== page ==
Lower Your Risk for the Number 1 Killer of Women

Learn about heart disease and women and what you can do to keep a healthy heart.

The term heart disease refers to several types of heart conditions, including coronary artery disease and heart attack.

Get Informed: Facts on Women and Heart Disease

Despite an increase in awareness over the past decades, only about half (56%) of women recognize that heart disease is their number 1 killer.1

Heart disease is the leading cause of death for women in the United States, killing 301,280 women in 2019—or about 1 in every 5 female deaths.2 Among American Indian and Alaska Native women, heart disease and cancer cause roughly the same number of deaths each year. For Hispanic or Latina and Asian or Pacific Islander women, heart disease is second only to cancer as a cause of death.3

  • About 1 in 16 women age 20 and older (6.2%) have coronary artery disease, the most common type of heart disease.4
hand holding a heart shaped image

Heart disease is the leading cause of death for women in the United States.

Although heart disease is sometimes thought of as a man’s disease, almost as many women as men die each year of heart disease in the United States.

Symptoms

Sometimes heart disease may be “silent” and not diagnosed until you have symptoms or emergencies, including5

  • Heart attack: Chest pain or discomfort, upper back or neck pain, indigestion, heartburn, nausea or vomiting, extreme fatigue, upper body discomfort, dizziness, and shortness of breath
  • Arrhythmiaexternal icon external icon: Fluttering feelings in the chest (palpitations)
  • Heart failure: Shortness of breath, fatigue, or swelling of the feet, ankles, legs, abdomen, or neck veins
What You Can Do for Heart Health

To lower your chances of getting heart disease, it’s important to do the following:6

  • Manage stress levels by finding healthy ways to cope with stress. Learn more about coping with stress.
  • Know your blood pressure. Having uncontrolled blood pressure can lead to heart disease. High blood pressure has no symptoms, so it’s important to have your blood pressure checked regularly. Learn more about high blood pressure. Additionally, high blood pressure may increase the risk of problems during pregnancy.
  • Talk to your doctor or health care team about whether you should be tested for diabetes. Having uncontrolled diabetes raises your risk of heart disease.7 Learn more about diabetes, including gestational diabetes.
  • Quit smoking. If you don’t smoke, don’t start. If you do smoke, learn ways to quit.
  • Be physically active.  Adults should strive for at least 2 hours and 30 minutes (or 150 minutes total) of physical activity each week. Not getting enough physical activity can lead to heart disease and other heart disease risk factors, including obesity, high blood pressure, high blood cholesterol, and type 2 diabetes.
  • Choose healthy foodsexternal icon and drinks to help prevent heart disease and its complications. Be sure to eat plenty of fresh fruits and vegetables and eat fewer processed foods Learn more about overweight and obesity. Learn more about overweight and obesity.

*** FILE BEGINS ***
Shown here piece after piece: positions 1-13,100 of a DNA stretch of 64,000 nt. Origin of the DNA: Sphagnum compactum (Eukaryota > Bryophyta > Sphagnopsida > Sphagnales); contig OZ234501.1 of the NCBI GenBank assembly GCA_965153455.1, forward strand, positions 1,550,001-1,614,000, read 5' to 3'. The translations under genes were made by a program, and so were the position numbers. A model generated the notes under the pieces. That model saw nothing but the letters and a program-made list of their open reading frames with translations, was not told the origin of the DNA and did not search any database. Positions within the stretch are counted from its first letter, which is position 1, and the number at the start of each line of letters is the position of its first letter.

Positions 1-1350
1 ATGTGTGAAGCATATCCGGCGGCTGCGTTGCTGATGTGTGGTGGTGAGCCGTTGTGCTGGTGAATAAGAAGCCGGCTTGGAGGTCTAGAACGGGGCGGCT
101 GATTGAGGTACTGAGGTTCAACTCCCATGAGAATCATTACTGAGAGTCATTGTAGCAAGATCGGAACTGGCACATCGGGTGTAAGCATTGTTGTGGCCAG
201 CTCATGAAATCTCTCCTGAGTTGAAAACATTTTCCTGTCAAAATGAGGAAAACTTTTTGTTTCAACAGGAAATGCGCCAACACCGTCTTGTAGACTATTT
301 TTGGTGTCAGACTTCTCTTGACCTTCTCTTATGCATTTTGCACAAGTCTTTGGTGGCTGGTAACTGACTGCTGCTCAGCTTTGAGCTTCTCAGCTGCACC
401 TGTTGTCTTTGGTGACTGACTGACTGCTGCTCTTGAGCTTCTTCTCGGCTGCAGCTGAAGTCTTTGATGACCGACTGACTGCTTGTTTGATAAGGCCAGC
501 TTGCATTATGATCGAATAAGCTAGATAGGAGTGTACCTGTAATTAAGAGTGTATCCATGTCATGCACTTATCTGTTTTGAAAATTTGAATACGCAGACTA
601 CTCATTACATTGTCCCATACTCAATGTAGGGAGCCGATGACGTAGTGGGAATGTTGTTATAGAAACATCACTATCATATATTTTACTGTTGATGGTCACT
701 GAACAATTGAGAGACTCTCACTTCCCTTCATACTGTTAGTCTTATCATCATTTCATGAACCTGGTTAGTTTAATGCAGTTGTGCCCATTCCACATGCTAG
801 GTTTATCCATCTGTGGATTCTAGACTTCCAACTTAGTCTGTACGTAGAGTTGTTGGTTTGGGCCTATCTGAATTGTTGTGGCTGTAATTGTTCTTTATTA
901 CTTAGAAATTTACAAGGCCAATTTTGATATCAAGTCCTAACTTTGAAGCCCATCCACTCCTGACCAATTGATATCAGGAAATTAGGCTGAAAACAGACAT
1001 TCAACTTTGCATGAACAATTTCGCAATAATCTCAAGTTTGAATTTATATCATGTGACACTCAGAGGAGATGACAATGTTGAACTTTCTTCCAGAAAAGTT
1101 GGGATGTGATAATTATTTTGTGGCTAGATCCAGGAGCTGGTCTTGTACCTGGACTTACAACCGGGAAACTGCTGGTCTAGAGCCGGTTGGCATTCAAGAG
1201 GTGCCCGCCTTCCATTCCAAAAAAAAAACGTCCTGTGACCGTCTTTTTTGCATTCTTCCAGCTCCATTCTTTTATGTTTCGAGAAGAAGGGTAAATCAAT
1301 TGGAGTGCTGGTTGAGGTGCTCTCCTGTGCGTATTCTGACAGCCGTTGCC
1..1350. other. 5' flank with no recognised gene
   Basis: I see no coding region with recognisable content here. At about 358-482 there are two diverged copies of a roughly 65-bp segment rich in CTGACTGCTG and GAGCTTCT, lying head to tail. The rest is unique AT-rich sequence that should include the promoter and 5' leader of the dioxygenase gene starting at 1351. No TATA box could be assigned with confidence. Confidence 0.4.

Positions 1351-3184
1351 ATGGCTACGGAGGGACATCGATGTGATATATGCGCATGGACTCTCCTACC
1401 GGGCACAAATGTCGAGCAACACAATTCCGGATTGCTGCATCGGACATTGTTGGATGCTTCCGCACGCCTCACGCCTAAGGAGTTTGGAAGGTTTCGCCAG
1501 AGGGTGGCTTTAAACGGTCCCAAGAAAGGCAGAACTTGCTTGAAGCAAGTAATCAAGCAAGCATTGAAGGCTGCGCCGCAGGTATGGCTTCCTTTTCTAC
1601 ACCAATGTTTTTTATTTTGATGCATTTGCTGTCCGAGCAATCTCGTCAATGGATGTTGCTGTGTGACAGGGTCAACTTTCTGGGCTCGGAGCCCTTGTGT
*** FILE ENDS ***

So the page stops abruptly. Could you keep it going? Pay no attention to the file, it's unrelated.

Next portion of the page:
• Limit how much alcohol you drink to one drink a day. Learn more about alcohol.
medical professional checking patient's blood pressure

Talk to your doctor about your blood pressure and how a high blood pressure can increase the risk for heart disease.

two women wearing face coverings walking outside

Staying physically active is great way to reduce your risk for heart disease.

A collaboration by CDC’s Division for Heart Disease and Stroke Prevention and Office of Women’s Health.

Citations:
  1. Mosca L, Hammond G, Mochari-Greenberger H, Towfighi A, Albert MA, American Heart Association Cardiovascular Disease and Stroke in Women and Special Populations Committee of the Council on Clinical Cardiology, Council on Epidemiology and Prevention, Council on Cardiovascular Nursing, Council on High Blood Pressure Research, and Council on Nutrition, Physical Activity and Metabolism. Fifteen-year trends in awareness of heart disease in women: Results of a 2012 American Heart Association national survey external iconexternal iconCirculation. 2013;127(11):1254–63, e1–29.
  2. Centers for Disease Control and Prevention, National Center for Health Statistics. Underlying Cause of Death 1999-2019 on CDC Wonder Online Database, released in 2020. Data are from Multiple Cause of Death Files, 1999-2019, as compiled from data provided by the 57 vital statistics jurisdictions through the Vital Statistics Cooperative Program. Accessed Jan 7, 2021.
  3. Heron M. Deaths: Leading cause for 2017. pdf icon National Vital Statistics Reports. 2019;68(6).
  4. Benjamin EJ, Muntner P, Alonso A, Bittencourt MS, Callaway CW, Carson AP, et al. Heart disease and stroke statistics—2019 update: a report from the American Heart Association external iconexternal iconCirculation. 2019;139:e1–e473.
  5. NHLBI. Heart Disease in Women external iconexternal icon. Accessed October 2, 2018.
  6. HHS, OWH. Heart disease prevention external iconexternal icon. 2015. Accessed October 2, 2018.
  7. HHS, OWH. Diabetes external iconexternal icon. Accessed October 2, 2018.
Page last reviewed: February 8, 2021